Prior to studying at Kansas, and winning a slew of awards, Goering lived in Addis Ababa, Ethiopia. During his time in Africa, Jon not only ran a bed & breakfast and wrote song lyrics, but he also discovered his passion photography. While he’s working in the US now, he says he’ll end up back in Africa to pursue the style of photography that first made him interested in the career.
I recently met Jon Goering at the Foundry Photojournalism Workshop in Buenos Aires, Argentina. His work about Cartoneros stood out amid a number of similar photo essays, as did his portfolio review. Tewfic El-Sawy recently featured Goering’s Ethiopian Orthodox Christianity essay on The Travel Photographer.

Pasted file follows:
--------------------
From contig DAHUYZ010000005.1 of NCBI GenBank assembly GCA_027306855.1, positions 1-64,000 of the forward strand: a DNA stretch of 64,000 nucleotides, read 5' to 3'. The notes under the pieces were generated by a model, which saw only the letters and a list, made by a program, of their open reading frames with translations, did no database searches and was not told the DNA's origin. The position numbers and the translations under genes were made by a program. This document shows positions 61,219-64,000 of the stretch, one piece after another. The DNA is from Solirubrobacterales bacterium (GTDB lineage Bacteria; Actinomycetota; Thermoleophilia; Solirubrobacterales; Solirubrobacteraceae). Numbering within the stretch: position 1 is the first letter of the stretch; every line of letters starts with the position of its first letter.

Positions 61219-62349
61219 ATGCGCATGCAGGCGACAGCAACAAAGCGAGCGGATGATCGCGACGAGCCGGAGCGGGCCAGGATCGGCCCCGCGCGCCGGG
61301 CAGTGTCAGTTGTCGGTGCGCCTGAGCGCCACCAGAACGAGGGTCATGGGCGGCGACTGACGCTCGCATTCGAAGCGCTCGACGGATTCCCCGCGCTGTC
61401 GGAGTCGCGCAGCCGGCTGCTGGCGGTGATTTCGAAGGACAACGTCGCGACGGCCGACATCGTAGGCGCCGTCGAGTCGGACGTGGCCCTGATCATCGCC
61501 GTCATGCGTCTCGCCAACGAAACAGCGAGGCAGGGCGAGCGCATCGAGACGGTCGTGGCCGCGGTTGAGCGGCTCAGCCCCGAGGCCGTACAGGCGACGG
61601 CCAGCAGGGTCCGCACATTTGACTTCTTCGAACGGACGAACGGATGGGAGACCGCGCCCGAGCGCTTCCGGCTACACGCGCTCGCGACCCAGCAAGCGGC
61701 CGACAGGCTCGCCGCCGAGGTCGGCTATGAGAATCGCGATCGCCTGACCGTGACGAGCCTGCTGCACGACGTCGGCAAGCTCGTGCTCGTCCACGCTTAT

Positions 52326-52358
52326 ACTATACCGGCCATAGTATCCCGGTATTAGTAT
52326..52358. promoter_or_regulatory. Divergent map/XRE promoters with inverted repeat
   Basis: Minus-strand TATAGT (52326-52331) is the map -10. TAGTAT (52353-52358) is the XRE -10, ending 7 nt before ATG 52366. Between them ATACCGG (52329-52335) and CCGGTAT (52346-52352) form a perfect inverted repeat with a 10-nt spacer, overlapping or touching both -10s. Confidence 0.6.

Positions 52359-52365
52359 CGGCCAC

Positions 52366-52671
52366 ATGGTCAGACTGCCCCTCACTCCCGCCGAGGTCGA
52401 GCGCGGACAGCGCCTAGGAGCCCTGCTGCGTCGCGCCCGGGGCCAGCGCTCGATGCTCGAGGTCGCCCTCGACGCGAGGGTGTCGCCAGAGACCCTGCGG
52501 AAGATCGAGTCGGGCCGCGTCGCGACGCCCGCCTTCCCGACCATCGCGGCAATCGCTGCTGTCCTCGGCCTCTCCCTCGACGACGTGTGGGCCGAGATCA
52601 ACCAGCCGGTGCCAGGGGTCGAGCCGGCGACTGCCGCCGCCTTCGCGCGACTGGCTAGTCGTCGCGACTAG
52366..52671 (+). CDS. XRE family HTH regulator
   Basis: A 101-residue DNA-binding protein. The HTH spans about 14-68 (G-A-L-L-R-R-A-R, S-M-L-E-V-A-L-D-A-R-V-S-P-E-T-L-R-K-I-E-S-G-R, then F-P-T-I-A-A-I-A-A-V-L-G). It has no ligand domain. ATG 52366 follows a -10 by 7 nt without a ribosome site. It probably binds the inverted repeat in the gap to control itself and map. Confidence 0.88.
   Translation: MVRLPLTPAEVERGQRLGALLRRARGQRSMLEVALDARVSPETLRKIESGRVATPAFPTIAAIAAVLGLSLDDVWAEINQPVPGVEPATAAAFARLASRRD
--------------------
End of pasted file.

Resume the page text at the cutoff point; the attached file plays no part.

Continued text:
Anyways, I asked Jon to answer this interview and he was game. Here is what he had to say:
11 Questions with Photojournalist Jon Goering
1. I’d like to start out with that “ah” moment when you realized your life would be tied to a camera instead of a more tangible career. How did it happen?